Do many blogs seem a tad boring?
As if writers are just producing content without putting their heart into it?
Of course, we’ve all been there.
Content marketing is demanding, especially if you’re flying solo in your business.
Sometimes, a tip is all we can produce.
But when all we do is sharing tips, our writing remains flat. We miss an opportunity to connect with and inspire our readers.
Want to know how to fire up your readers’ enthusiasm for any topic?
Below follow 3 tips to inspire readers and make them eager to learn more from you …
1. Allow readers to look through your expert eyes
I recently read Robin Wall Kimmerer’s book Gathering Mosses and was impressed by her teaching.
I had never really thought much about mosses.
But Kimmerer made me eager to learn more about these tiny, primitive plants that thrive in the unlikeliest places. You’ve seen mosses, right? Perhaps in the crack of a tile or brick, on the worn-out asphalt, or in the woods, on tree barks, on rocks.
Did you know there are over 22,000 different species of mosses? And that they exist in almost every ecosystem on earth?
Here’s how Kimmerer describes fissedens, a type of moss:
Fissidens is a small moss. Each shoot is only 8 millimeters high, but it is tough and wiry. Fissidens’ form is very distinctive. The whole plant is flat, like an upright feather. Each leaf has a smooth thin blade, atop which sits a second flap of leaf, like a flat pocket on a shirtfront.
Can you picture this small moss?
A good description shares just enough detail to allow readers to see what the author is seeing. The details are vivid but not overwhelming nor boring.
Kimmerer goes a step further …
She also teaches how to observe, how to pay attention:
You can look at mosses the way you can listen deeply to water running over rocks. The soothing sound of a stream has many voices, the soothing green of mosses likewise.
Of course, years of studying mosses have sharpened Kimmerer’s observation skills. When she looks at mosses she notices more than you and me.
By letting us look through her expert eyes, she gives us a glimpse of her enthusiasm. A spark flies from teacher to student.
2. Share facts and tell stories
The book Gathering Mosses is a collection of essays, full of fascinating facts on mosses, like this:
A true moss or bryophyte is the most primitive of land plants. Mosses are often described by what they lack, in comparison to the more familiar higher plants. They lack flowers, fruits, and seeds and have no roots. They have no vascular system, no xylem and phloem to conduct water internally.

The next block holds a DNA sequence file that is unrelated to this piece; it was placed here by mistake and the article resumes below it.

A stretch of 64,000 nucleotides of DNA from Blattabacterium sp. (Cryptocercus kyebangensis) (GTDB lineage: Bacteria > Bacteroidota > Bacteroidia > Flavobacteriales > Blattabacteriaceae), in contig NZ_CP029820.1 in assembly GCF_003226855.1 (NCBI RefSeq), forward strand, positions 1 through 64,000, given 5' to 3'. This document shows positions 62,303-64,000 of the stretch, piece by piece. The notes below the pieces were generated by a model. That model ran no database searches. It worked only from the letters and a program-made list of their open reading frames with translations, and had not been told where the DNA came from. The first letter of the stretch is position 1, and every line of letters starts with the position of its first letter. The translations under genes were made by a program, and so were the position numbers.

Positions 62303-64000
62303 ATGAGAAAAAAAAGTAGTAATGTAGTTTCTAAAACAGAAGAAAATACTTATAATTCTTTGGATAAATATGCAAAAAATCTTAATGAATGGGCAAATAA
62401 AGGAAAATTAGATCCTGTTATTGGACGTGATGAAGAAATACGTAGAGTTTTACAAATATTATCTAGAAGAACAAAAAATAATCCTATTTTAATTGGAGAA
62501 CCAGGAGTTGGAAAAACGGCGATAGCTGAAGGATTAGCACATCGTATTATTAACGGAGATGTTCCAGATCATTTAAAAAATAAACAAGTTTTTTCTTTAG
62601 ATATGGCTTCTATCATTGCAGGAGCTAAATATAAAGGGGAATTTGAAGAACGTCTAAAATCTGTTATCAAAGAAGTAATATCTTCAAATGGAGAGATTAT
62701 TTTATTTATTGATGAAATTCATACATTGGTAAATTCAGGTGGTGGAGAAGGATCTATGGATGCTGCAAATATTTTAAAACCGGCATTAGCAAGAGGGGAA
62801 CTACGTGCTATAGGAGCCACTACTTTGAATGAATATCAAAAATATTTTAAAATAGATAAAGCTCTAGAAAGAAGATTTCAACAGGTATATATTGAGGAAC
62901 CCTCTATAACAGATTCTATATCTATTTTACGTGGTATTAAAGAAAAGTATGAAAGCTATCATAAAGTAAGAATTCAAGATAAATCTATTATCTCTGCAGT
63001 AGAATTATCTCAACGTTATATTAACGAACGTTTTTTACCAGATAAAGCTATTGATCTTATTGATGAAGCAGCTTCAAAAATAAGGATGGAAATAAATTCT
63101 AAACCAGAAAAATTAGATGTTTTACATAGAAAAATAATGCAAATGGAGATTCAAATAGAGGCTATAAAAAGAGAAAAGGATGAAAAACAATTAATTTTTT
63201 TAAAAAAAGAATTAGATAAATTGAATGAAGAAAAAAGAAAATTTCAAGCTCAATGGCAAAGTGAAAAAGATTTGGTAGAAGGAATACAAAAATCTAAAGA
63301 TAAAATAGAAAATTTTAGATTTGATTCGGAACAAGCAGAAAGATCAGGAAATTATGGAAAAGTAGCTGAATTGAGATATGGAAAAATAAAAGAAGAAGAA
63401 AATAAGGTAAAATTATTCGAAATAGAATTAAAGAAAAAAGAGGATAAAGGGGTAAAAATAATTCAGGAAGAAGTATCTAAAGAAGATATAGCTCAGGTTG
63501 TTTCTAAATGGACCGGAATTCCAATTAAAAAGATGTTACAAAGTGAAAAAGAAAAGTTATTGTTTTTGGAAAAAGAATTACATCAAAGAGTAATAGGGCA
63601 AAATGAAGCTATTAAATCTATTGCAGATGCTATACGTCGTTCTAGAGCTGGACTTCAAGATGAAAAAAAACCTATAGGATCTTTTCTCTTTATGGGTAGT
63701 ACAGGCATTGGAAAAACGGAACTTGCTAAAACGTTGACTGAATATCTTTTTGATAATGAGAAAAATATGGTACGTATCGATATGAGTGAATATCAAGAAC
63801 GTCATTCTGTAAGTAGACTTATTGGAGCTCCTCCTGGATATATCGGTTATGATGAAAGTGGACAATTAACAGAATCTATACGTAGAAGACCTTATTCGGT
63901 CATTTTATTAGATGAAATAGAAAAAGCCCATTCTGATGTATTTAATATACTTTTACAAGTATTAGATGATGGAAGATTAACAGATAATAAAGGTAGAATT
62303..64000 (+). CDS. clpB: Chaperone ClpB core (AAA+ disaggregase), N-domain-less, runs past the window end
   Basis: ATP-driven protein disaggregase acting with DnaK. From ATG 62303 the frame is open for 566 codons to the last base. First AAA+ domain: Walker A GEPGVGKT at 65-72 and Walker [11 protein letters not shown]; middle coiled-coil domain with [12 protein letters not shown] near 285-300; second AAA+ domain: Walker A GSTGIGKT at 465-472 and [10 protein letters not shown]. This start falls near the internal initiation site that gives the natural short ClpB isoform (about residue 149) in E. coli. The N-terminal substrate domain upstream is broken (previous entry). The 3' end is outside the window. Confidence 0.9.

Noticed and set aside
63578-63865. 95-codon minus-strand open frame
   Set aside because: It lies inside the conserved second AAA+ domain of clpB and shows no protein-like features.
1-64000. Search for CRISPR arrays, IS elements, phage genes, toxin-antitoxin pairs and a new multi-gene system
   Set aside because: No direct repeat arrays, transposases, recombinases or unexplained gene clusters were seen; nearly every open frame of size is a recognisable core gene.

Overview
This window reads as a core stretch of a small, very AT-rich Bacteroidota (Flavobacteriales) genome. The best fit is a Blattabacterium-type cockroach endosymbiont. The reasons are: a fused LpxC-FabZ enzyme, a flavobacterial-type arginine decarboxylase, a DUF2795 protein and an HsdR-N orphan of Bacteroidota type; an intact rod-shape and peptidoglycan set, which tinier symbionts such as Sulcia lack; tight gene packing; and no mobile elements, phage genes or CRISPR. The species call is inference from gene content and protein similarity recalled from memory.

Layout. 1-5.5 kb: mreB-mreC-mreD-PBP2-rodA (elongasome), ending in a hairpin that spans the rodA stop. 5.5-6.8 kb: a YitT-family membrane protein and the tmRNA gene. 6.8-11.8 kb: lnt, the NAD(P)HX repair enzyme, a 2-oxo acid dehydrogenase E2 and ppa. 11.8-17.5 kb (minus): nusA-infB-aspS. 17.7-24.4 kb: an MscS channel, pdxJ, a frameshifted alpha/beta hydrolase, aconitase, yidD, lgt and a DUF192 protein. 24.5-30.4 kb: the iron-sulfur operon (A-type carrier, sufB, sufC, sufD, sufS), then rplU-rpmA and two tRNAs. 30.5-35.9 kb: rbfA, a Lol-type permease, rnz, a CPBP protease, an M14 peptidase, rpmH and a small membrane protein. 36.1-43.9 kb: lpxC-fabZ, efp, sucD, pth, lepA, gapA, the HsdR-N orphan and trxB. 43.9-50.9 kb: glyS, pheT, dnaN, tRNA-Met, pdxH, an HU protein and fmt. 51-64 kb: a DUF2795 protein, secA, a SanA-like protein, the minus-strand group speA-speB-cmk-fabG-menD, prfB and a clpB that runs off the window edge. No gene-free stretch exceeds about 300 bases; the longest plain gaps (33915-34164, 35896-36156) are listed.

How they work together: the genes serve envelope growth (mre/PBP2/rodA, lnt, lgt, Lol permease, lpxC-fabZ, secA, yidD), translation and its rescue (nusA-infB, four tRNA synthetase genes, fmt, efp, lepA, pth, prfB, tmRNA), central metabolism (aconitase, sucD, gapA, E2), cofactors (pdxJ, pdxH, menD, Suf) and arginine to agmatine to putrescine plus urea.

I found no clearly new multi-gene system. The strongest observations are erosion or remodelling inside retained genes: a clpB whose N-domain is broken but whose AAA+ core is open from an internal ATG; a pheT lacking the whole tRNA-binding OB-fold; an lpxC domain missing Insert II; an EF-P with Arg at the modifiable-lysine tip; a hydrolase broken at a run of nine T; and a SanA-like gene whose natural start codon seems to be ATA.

The facts become more interesting when Kimmerer harnesses the power of storytelling to let us imagine how life as a moss varies from life as a higher plant. While higher plants conserve water to survive, mosses have learned to deal with desiccation:
When moisture is plentiful, the moss soaks up the water and grows prolifically. But when the air dries, the moss dries with it, eventually becoming completely desiccated. Such dramatic drying would be fatal to higher plants, which must maintain a fairly constant water content. Their roots, vascular systems, and sophisticated water-conservation mechanisms allow them to resist drying and stay active. Higher plants devote much of their effort to resisting water loss. But when water depletion becomes severe, even these mechanisms are overcome, and the plants wilt and die, like the herbs on my windowsill when I left for vacation. But most mosses are immune to death by drying. For them, desiccation is simply a temporary interruption in life. Mosses may lose up to 98 percent of their moisture, and still survive to restore themselves when water is replenished.
Note how Kimmerer makes the idea of desiccation concrete: The herbs left on her sill wilted and died. It’s something we’ve all seen. But the mosses? They survive, even after losing up to 98 percent of water. (Wow!)
Experts often get stuck in abstract language. But amateurs need concrete language—vivid pictures and stories—to understand what the facts mean.
Kimmerer’s writing is not just dry science writing. She enchants her readers by combining facts with storytelling.
3. Show up and get more intimate
My favorite passages in Gathering Mosses are when Kimmerer explains how she relates to mosses:
Often, when I encounter a new moss species and have yet to associate it with its official name, I give it a name which makes sense to me: green velvet, curly top, or red stem. The word is immaterial. What seems to me to be important is recognizing them, acknowledging their individuality. In indigenous ways of knowing, all beings are recognized as non-human persons, and all have their own names. It is a sign of respect to call a being by its name, and a sign of disrespect to ignore it. Words and names are the ways we humans build relationship, not only with each other, but also with plants.
By showing up wholeheartedly in her writing, Kimmerer creates a sense of connection, an intimacy with the mosses. She shares her knowledge and her wisdom. She teaches from the head and heart:
In indigenous ways of knowing, we say that a thing cannot be understood until it is known by all four aspects of our being: mind, body, emotion, and spirit.
Kimmerer teaches with mind, body, emotion, and spirit, too.
How to teach with head and heart
In today’s grim world, I found Kimmerer’s teaching soothing.
She helps me stay grounded and reconnect with nature.
She encourages me to look more closely, to pay attention to the world around me, right now, right here.
She also makes me think about teaching again, and what it means to be a good teacher.
To let students see through our eyes and teach them how to observe and pay attention. To share facts and tell stories.
To share knowledge and wisdom, and enthusiasm.
To spark interest.
To make readers eager to learn more.
Book mentioned in this post:
- Gathering Mosses by Robin Wall Kimmerer (highly recommended)